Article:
Amor magister est optimus.

Love is the best teacher.
(Pliny the Younger, Epistulae 4.19.4—adapted)

(pron = ah-mohr mah-ghee-ster ehst ohp-tee-moos)

Comment: There is teaching which is technically and objectively “correct”, and
there is teaching that makes a connection. It is difficult to put into words
what the difference is, but students know when they encounter this difference.
We rarely use the word “love” in education to talk about this difference, but it
is not a bad word to use.

There are days when I’m pretty sure that I’ve covered all my bases, and
therefore covered my own backside—just in case anyone has been looking. I
could successfully argue that I’ve done my job and that any deficit belongs to
the student. There are other days when something human happens in my
classroom, when I have shifted a bit from what I had planned so that what I had
planned connects with the people who are actually in front of me. Such a
connection feels different. There is an electricity around what we are doing.
There is an energy coming from students that says—hey, I get this! (student
lingo for “I am understanding and intelligent—I know what I am doing!).

I like to think I am always aiming for the latter. I don’t think aiming for it,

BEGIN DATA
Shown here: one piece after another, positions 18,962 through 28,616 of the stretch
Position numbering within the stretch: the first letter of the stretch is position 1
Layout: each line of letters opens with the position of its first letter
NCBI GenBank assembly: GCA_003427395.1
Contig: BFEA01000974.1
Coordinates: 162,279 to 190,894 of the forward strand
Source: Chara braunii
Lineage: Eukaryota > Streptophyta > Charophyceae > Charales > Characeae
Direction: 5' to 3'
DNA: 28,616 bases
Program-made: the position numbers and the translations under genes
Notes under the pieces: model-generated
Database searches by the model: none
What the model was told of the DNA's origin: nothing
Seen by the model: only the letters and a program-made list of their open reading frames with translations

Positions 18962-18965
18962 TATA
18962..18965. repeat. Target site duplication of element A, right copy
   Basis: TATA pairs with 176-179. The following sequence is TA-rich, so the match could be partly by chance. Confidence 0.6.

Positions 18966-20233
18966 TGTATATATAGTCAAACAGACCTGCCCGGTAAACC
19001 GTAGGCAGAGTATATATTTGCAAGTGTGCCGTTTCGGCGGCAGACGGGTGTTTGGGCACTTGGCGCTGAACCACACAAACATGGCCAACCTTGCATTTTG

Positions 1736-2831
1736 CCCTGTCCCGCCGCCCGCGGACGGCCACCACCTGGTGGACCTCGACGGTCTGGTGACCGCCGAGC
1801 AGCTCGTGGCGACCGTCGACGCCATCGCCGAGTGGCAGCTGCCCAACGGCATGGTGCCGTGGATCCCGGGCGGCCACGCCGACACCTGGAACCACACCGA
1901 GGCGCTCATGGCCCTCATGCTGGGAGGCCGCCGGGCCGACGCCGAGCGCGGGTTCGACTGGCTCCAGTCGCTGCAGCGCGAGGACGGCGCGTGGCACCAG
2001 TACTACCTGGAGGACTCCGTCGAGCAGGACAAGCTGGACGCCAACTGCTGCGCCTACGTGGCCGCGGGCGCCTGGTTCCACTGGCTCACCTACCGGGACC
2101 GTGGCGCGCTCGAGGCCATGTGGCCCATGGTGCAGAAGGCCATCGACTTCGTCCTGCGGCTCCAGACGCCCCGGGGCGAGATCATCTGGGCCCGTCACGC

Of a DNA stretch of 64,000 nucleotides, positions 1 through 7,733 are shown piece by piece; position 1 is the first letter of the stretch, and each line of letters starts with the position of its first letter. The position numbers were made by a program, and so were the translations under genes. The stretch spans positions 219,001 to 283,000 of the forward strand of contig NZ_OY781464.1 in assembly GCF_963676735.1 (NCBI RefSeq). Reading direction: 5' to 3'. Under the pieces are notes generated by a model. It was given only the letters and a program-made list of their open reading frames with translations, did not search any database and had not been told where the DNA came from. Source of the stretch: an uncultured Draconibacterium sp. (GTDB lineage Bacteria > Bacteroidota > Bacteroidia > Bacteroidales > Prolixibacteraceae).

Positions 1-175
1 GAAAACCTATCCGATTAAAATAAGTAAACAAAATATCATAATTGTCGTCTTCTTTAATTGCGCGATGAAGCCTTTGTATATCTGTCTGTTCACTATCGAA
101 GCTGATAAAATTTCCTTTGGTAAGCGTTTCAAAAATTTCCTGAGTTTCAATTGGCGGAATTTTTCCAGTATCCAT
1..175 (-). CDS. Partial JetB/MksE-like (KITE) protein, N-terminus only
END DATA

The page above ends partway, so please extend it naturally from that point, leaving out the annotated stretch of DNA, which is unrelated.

though, takes me there. I am finding that the only thing that can make me a
more loving, humane teacher and human being is to practice this humanity on
myself, first. Then, I know what it looks like, and I can offer that in my
classroom. It’s a slow process. On the days when I know I have missed the
mark, I missed it long before any lesson started. Something, that day,
interfered with my own ability to look in the mirror and accept myself wholly.
So, I have already come to my classroom withholding the acceptance that is
necessary for real learning to take place. And on those days, it just does not

So, as strange as it may sound, the most important part of any lesson that I
plan is that moment each morning when I first look in the mirror. It all flows
from there.

Bob Patrick
(Used with permission)
Latin Proverb of the Day is now available on the web.